The US Department of Commerce's (USDC) legislation making it illegal for US companies to export strong encryption products that are essential for securing ebusiness transactions, has long been a source of controversy.
The Clinton administration has now unveiled its plans to liberalise these encryption rules and attracted guarded approval in the US. The scheme was first outlined in September 1999.
However, because the plan only covers encryption products that are available for retail use, experts have condemned the rule change as nearly useless for European ebusiness companies.
Export licence required
According to Dr Brian Gladman, technical advisor at the Foundation for Information Policy Research, the enterprise encryption material that is required for corporate ebusiness operations will still need an export licence.
"The new rules only apply to whatever the USDC defines as retail use only," Gladman said. "Essentially these are products that can be bought over the counter, often for home use. But high-grade products like secure routers are still going to be up against export licences."
Gladman added that, while these retail products have some ecommerce uses, they would not provide the level of security that many companies will need: "The new rules are simply a move to help US companies sell more products rather than develop global ecommerce."
Robert Holleyman, president of Business Software Alliance, a trade group that includes Microsoft, Adobe Systems and IBM's Lotus unit, confirmed this last week. "With these regulations, we will no longer be at a competitive disadvantage," he said.
Piper Cole, vice president at Sun Microsystems, added: "It's going to help us with sales abroad because security is becoming increasingly important to our customers."
Approval for encryption options
Already Microsoft, Netscape and Novell have approached the USDC to have the encryption options of their software approved as 'retail' so that they can export them to the UK.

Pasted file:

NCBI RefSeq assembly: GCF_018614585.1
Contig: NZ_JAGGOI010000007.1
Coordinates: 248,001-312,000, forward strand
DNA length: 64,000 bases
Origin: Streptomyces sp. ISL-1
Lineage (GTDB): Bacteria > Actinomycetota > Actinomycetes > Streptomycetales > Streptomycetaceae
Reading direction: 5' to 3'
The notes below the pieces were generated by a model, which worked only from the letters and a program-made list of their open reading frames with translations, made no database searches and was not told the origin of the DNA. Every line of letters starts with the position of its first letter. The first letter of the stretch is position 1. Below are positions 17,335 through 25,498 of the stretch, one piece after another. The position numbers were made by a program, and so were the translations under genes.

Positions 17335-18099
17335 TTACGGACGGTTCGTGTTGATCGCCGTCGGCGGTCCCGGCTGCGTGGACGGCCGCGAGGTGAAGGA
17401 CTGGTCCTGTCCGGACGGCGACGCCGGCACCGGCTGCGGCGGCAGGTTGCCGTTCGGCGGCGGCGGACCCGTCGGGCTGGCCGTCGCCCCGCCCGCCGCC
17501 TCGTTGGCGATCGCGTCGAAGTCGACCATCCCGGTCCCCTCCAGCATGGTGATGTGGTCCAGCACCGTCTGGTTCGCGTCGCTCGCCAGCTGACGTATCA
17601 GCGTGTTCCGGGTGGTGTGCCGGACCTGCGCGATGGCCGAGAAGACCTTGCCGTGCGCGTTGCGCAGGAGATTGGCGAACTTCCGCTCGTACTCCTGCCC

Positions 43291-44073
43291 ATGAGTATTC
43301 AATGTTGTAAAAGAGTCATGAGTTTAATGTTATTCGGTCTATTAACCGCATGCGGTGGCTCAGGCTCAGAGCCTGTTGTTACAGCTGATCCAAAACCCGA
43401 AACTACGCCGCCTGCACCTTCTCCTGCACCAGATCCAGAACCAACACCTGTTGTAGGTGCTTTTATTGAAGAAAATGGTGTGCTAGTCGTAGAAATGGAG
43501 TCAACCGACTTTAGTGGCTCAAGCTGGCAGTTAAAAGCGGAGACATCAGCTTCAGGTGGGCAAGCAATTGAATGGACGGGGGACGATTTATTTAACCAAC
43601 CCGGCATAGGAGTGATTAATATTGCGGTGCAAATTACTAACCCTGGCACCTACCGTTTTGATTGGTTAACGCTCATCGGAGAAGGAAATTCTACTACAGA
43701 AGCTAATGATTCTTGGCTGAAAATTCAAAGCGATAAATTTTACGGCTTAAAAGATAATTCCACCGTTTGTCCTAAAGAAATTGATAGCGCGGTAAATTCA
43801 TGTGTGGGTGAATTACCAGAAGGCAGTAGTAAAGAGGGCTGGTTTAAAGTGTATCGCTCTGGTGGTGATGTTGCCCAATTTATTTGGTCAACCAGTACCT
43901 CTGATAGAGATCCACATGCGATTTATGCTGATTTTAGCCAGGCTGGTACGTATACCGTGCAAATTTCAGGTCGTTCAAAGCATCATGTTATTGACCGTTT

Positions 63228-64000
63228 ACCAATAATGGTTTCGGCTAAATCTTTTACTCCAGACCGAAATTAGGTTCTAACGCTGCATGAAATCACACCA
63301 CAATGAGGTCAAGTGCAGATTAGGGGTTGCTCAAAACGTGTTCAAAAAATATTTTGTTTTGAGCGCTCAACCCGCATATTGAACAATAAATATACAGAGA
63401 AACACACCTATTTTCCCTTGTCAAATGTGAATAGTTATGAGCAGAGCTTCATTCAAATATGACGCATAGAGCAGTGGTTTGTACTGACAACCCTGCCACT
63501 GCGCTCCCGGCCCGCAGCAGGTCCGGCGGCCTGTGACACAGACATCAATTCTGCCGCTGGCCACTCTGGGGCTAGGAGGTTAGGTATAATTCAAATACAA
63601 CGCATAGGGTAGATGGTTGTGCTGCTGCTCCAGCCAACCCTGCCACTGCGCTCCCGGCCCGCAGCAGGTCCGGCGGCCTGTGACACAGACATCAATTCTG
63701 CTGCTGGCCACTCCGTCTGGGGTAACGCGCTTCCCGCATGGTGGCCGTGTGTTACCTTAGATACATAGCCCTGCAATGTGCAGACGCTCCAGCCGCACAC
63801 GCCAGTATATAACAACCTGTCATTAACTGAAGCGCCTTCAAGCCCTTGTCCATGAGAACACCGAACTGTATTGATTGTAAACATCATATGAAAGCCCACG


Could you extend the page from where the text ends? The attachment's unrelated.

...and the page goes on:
This will mean that UK Novell customers can use more secure versions of NDS, eDirectory and Netware 5.1.
However, Gladman believes that some companies that are frantically applying for 'retail status' for their products might be rejected by the USDC because their products are too strong. "This is the way the US government will continue to exercise its control over encryption products," he said.
Considering the Linux option
Gladman said that Linux could be the way forward for ecommerce because it is an open standard system and would be exempt from any export restriction. He predicted that many network managers considering ecommerce systems would opt for Linux because they would be able to build formidable security based around ultra-strong encryption.
Colin Ives, director of systems integration at Corporate Network Services, said the US government rules were unworkable for corporate business in the UK and had set the scene for network managers to bypass encryption rules.
"Governments always show that they have no insight about business needs. They may have the best experts, but they still don't understand," Ives said.
As a result, companies wanting to develop secure ebusiness systems will ignore the US government rules, or set up systems that work within the rules but have proprietary hardware and software twists to make systems secure, he said.
These would make systems impregnable to attack and ironically make it impossible for police and government agents to gain access.
"By being so tough on encryption, which law enforcement agencies can access, the US government has forced companies to adopt networking techniques, which make it impossible for them to legally tap into," Ives said.
Companies looking for ebusiness systems to connect them to suppliers may opt for 'retail encryption' alongside some sort of certificate system.
"In other cases they might set up transactions with a supplier in advance so that financial information, like credit card numbers, does not have to be transferred electronically," Ives added.
On the consumer front, he sees many ecommerce problems being resolved if credit card companies are pressured into using smartcard technology to make their products more secure.
"So far the credit card companies have resisted attempts to make their products more secure, but as Internet fraud increases they will be forced to act," he said.
Whatever technique network managers select, it is clear that the US government will never make ecommerce much easier for them, he added.
The Clinton administration plans
- US companies will be permitted to export any retail encryption product around the world to commercial firms, individuals and other non-government end-users under a licence exception.
- Commercial encryption source code, encryption toolkits and components can now be exported under licence exception to businesses and non-government end- users for internal use and customisation, and for the development of new products.
- The regulations relax restrictions on publicly available encryption source code, including by posting on the Internet.
- US companies are permitted to export any encryption item to their foreign subsidiaries without a prior review.
- Foreign employees of US companies working in the United States no longer need an export licence to work on encryption.
- The guidelines remove controls on 64-bit mass-market products, 56-bit encryption items and 512-bit key management products.
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